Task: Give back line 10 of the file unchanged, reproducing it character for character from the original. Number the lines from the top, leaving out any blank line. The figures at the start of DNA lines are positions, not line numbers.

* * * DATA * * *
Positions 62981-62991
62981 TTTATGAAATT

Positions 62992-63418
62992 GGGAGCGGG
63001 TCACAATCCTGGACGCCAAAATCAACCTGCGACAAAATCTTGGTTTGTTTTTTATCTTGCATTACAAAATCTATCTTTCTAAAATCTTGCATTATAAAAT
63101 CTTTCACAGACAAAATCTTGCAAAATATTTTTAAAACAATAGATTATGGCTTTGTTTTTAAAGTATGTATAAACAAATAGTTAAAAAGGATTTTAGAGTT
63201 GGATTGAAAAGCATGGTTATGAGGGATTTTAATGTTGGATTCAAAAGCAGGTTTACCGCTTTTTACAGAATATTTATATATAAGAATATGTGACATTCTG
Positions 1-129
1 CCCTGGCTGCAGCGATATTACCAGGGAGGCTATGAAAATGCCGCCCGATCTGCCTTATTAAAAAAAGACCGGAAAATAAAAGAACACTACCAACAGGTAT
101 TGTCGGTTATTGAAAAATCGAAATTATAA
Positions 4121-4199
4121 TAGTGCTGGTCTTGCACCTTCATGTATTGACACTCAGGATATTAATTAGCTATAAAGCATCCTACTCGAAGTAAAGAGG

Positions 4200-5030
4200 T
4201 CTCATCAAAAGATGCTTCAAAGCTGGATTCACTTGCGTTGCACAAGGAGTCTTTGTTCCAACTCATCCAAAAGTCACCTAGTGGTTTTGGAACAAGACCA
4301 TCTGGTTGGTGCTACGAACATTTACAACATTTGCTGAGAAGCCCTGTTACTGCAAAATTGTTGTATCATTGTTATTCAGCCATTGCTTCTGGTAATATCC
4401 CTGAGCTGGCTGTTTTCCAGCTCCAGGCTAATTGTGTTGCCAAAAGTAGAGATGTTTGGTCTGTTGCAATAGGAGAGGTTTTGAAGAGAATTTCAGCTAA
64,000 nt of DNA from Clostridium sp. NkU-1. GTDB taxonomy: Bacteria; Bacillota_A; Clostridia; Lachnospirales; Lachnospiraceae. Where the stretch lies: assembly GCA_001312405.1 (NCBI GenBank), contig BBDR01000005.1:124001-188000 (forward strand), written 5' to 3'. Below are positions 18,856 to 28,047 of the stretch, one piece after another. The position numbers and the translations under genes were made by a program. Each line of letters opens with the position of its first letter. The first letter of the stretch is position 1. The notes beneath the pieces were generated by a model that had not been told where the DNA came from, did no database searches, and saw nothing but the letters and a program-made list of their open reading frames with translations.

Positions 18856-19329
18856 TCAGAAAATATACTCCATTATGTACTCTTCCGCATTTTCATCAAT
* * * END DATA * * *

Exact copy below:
101 TGTCGGTTATTGAAAAATCGAAATTATAA